Simeprevir and sofosbuvir with or without ribavirin to treat recurrent genotype 1 hepatitis C virus infection after orthotopic liver transplantation

Neil E. Crittenden, Laura A. Buchanan, Christina M. Pinkston, Barbra Cave, Ashutosh Barve, Luis Marsano, Craig James McClain, Christopher M. Jones, Michael R. Marvin, Eric G. Davis, Candice B. Kuns-Adkins, Roberto Gedaly, Guy Brock, Malay B. Shah, Jens Rosenau, Matthew C. Cave

Research output: Contribution to journalArticlepeer-review

19 Scopus citations


Although combination simeprevir (SIM) plus sofosbuvir (SOF) is an approved regimen for genotype 1 chronic hepatitis C virus (HCV), data regarding its safety and efficacy in liver transplant recipients remain limited. A multicenter retrospective study was performed to determine the efficacy and tolerability of a 12-week regimen of SIM/SOF with or without ribavirin (RBV) in 56 consecutive liver transplant recipients in 2014; 79% of patients had genotype 1a, 14% had cirrhosis, and 73% were treatment experienced. Sustained virological response at 12 weeks (SVR12) was 88% by intention to treat analysis (95% confidence interval, 84%-90%). Four patients relapsed, but no on-treatment virological failures occurred. The Q80K polymorphism did not impact SVR12, but there was a trend toward decreased sustained virological response with advanced fibrosis (P = 0.18). HCV RNA was detectable at treatment week 4 in 21% of patients, and those who had detectable levels were less likely to achieve SVR12 (58% versus 95%; P = 0.003). Five patients had baseline Child-Pugh class B cirrhosis, and 2 of them died (1 following early discontinuation of therapy). An additional discontinuation resulted from a severe photosensitivity reaction in a patient on concomitant cyclosporine. Seven patients receiving RBV developed progressive anemia requiring intervention. Immunosuppression dose modifications were minimal. SIM/SOF for 12 weeks was effective and well tolerated by compensated liver transplant recipients especially when administered without concomitant RBV or cyclosporine. SIM/SOF appears to have a niche as the only 12-week RBV-free treatment regimen currently recommended by guidelines for compensated transplant recipients. However, 12 weeks may not be the optimal duration of therapy for those with detectable virus at week 4 or possibly for those with cirrhosis. These data require confirmation by prospective randomized clinical trials.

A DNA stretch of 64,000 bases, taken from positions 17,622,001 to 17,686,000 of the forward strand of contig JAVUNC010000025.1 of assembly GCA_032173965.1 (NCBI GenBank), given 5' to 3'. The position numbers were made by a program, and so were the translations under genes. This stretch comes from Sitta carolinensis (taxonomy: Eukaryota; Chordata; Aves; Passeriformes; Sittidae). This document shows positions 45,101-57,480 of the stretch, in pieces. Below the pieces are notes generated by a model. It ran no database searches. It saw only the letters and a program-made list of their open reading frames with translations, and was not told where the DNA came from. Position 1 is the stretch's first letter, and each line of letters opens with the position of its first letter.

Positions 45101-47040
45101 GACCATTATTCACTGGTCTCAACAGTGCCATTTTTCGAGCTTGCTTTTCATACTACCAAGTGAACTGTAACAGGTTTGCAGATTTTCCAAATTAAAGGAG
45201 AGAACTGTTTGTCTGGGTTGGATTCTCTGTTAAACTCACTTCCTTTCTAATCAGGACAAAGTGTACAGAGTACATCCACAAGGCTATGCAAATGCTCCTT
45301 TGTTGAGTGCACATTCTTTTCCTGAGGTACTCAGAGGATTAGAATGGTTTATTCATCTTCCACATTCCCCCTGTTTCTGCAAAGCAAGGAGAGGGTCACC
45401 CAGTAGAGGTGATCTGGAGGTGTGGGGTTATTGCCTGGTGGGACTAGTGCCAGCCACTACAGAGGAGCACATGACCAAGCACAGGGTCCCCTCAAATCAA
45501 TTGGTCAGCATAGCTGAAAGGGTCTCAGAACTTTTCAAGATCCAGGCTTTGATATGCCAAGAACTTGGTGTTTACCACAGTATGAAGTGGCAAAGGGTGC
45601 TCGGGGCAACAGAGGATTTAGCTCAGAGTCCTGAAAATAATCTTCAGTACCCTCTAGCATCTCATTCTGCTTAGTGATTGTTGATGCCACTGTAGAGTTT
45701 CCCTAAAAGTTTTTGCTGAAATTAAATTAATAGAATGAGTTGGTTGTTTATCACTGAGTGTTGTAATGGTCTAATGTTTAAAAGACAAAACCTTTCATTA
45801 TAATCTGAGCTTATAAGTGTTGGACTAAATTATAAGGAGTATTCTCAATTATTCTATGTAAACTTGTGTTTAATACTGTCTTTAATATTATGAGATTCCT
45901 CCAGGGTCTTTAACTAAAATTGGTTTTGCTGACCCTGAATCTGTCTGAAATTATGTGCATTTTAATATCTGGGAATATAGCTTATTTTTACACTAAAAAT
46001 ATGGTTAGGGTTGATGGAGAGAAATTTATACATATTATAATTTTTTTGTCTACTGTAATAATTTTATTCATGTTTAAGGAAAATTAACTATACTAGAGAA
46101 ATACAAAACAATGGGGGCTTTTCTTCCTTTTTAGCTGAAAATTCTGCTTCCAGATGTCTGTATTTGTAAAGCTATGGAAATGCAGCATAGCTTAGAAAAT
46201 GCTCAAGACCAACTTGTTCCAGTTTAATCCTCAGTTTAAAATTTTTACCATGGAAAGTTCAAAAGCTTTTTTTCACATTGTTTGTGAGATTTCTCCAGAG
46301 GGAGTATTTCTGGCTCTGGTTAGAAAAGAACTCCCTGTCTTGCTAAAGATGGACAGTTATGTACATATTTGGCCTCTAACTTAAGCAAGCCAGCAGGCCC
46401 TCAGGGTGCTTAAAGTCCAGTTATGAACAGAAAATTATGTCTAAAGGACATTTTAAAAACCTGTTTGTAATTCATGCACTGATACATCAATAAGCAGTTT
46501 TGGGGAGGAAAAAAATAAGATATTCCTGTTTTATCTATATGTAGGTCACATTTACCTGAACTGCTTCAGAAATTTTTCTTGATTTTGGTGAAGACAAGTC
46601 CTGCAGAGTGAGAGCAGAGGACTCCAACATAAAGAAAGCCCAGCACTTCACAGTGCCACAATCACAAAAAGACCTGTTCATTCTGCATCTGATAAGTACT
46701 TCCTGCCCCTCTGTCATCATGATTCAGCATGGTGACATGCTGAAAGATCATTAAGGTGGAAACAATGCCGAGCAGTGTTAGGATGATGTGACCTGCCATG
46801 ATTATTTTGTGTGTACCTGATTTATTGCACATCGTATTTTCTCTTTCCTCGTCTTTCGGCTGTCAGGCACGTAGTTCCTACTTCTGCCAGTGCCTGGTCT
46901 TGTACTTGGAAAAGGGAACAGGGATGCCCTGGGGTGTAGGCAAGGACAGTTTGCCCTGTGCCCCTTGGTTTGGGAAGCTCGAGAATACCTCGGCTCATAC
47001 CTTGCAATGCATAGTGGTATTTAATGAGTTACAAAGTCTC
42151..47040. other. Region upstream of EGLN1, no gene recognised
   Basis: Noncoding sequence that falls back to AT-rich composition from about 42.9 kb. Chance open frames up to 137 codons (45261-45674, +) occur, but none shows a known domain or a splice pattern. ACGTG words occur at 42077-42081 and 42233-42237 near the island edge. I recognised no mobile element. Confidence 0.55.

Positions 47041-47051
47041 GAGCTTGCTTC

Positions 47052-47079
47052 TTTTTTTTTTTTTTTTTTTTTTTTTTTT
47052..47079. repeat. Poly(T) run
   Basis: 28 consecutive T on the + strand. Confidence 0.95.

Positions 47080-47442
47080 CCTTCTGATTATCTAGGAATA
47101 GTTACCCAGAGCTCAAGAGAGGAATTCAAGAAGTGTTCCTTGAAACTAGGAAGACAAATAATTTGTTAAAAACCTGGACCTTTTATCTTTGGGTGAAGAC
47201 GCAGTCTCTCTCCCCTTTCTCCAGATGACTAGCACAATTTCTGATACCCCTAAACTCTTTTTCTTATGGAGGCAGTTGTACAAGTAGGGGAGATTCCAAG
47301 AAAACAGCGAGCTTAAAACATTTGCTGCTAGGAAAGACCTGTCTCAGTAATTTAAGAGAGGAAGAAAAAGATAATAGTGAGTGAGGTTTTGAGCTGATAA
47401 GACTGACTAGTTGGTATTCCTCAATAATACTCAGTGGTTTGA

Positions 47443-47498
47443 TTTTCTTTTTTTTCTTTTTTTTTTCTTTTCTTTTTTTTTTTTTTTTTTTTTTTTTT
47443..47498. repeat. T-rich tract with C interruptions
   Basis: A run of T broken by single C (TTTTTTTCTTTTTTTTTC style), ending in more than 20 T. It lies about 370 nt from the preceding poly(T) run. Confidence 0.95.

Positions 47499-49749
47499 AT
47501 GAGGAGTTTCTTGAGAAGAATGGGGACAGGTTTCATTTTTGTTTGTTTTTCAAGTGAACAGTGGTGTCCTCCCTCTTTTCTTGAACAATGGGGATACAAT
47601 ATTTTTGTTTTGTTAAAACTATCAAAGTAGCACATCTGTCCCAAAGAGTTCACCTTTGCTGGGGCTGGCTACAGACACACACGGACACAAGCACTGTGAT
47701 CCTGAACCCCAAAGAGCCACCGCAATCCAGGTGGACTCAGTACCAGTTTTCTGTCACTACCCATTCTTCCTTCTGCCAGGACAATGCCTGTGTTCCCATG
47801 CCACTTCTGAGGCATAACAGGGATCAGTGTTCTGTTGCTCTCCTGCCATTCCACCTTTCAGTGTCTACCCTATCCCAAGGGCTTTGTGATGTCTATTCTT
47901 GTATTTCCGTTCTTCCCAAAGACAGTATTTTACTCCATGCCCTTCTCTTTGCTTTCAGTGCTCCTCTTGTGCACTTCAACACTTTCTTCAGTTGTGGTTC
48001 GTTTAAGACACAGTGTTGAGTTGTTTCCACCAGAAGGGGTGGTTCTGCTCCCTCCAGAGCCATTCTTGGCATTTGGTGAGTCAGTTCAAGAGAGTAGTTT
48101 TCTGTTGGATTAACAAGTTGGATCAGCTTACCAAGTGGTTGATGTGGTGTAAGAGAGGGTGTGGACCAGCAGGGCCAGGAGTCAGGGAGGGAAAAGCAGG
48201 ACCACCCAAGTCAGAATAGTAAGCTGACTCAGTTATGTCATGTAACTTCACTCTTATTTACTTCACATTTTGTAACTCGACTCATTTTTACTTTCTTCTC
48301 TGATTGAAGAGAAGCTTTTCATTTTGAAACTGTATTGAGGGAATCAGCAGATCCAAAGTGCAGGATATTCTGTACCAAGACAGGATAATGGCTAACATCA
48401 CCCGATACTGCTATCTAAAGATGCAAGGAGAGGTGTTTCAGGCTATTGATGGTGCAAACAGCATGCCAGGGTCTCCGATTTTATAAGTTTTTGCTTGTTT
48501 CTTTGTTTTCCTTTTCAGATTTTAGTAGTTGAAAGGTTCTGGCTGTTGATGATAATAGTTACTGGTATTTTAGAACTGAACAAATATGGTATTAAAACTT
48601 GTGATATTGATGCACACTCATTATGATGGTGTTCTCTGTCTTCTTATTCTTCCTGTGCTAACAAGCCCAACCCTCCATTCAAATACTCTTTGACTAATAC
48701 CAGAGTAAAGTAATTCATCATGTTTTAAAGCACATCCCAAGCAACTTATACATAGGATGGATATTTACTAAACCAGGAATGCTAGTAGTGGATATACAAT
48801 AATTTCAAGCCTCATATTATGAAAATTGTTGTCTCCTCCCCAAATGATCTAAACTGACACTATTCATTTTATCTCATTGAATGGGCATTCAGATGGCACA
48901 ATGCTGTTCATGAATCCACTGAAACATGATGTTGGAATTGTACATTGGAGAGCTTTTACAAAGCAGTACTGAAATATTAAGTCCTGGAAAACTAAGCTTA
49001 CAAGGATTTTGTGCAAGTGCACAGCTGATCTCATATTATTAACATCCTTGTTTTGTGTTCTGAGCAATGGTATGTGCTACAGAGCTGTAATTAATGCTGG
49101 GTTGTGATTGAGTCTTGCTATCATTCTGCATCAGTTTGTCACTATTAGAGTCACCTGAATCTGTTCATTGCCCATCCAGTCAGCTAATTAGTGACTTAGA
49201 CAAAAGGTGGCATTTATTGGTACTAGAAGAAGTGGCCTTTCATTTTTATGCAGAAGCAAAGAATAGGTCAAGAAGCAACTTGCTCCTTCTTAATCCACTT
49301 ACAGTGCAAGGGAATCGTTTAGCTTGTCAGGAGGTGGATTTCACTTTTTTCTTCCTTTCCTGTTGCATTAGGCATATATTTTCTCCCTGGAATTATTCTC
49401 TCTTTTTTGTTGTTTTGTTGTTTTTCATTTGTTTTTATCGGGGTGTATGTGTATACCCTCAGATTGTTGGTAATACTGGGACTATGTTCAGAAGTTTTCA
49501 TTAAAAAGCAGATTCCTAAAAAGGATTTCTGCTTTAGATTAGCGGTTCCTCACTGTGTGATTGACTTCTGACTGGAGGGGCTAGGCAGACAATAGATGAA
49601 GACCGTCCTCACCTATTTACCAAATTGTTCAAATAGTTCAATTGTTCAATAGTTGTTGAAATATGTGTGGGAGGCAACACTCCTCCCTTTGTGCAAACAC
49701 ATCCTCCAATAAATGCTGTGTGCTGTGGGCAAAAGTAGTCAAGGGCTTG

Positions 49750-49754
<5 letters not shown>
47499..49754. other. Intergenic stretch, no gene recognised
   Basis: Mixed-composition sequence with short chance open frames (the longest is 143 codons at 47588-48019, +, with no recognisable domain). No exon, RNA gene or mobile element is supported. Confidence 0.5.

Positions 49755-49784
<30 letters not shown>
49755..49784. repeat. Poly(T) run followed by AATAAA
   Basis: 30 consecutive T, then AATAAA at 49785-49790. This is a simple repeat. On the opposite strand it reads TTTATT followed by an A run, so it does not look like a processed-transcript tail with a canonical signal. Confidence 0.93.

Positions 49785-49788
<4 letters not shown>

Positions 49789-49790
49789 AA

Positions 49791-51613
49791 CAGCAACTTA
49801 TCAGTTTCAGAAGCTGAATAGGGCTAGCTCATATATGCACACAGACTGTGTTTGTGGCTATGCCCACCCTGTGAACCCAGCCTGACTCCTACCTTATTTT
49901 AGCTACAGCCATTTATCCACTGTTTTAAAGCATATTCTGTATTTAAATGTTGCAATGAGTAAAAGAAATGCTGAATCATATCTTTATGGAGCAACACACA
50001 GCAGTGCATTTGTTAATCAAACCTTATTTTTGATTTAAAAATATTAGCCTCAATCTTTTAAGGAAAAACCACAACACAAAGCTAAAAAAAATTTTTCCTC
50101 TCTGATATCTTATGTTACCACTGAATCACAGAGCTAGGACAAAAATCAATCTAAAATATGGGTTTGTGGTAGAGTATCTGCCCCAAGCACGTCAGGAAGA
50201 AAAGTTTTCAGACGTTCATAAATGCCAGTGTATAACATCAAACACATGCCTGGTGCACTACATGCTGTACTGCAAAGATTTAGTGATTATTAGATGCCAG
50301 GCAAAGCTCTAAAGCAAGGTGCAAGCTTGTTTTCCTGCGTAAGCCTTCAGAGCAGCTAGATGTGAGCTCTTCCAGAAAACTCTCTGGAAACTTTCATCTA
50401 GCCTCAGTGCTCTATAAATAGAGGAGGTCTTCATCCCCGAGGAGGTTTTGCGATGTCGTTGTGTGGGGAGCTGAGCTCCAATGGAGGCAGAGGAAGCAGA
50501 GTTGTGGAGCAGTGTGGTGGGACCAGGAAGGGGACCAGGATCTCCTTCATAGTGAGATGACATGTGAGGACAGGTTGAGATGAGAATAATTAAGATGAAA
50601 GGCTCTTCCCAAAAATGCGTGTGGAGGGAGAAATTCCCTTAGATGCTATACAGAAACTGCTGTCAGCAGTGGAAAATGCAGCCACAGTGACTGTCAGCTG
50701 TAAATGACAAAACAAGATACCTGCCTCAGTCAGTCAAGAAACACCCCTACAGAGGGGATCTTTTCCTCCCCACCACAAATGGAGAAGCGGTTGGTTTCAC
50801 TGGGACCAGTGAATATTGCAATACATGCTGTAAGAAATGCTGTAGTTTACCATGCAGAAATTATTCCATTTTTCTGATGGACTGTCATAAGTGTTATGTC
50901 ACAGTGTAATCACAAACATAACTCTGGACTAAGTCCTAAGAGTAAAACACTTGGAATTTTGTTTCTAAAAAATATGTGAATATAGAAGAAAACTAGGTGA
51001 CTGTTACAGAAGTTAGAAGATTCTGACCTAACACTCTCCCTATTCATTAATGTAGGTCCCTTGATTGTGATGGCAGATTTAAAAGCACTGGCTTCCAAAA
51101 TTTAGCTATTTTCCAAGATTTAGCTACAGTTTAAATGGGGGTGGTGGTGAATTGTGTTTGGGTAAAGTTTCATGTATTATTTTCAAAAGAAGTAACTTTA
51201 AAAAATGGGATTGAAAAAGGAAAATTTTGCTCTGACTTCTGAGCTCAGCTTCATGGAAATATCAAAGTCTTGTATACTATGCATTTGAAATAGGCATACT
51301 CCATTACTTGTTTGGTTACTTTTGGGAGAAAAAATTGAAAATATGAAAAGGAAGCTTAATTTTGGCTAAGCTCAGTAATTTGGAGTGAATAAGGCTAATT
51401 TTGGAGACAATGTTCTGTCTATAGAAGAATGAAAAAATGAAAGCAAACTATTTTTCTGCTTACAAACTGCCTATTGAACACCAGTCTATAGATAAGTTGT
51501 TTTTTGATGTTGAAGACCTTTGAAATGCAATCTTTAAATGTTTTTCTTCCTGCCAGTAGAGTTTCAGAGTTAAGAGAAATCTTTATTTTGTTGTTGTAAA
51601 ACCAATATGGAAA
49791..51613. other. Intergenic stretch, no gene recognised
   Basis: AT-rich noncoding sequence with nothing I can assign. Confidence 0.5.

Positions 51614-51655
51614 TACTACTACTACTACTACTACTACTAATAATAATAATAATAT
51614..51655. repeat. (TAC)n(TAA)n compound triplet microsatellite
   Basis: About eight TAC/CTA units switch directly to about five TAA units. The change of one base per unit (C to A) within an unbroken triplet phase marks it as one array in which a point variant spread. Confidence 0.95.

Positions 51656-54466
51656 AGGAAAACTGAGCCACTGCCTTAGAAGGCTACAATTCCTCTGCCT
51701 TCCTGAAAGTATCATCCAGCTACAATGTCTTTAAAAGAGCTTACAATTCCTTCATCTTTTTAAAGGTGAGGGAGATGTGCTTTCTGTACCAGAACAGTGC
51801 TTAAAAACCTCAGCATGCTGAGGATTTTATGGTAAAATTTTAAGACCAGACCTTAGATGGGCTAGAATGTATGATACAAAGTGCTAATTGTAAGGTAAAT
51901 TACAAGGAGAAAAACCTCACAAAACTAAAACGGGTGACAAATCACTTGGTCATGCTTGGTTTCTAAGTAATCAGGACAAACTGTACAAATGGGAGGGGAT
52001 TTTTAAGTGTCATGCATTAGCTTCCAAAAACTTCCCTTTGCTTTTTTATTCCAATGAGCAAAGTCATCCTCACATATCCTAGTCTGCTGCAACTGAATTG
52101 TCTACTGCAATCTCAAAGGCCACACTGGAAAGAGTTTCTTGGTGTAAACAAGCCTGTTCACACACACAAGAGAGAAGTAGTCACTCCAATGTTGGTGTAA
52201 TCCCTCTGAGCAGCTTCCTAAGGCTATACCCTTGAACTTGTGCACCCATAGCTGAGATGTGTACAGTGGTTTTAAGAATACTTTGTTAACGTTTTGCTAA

Original languageEnglish
Pages (from-to)635-643
Number of pages9
JournalLiver Transplantation
Issue number5
StatePublished - May 1 2016

Bibliographical note

Publisher Copyright:
© 2016 American Association for the Study of Liver Diseases.

ASJC Scopus subject areas

  • Surgery
  • Hepatology
  • Transplantation


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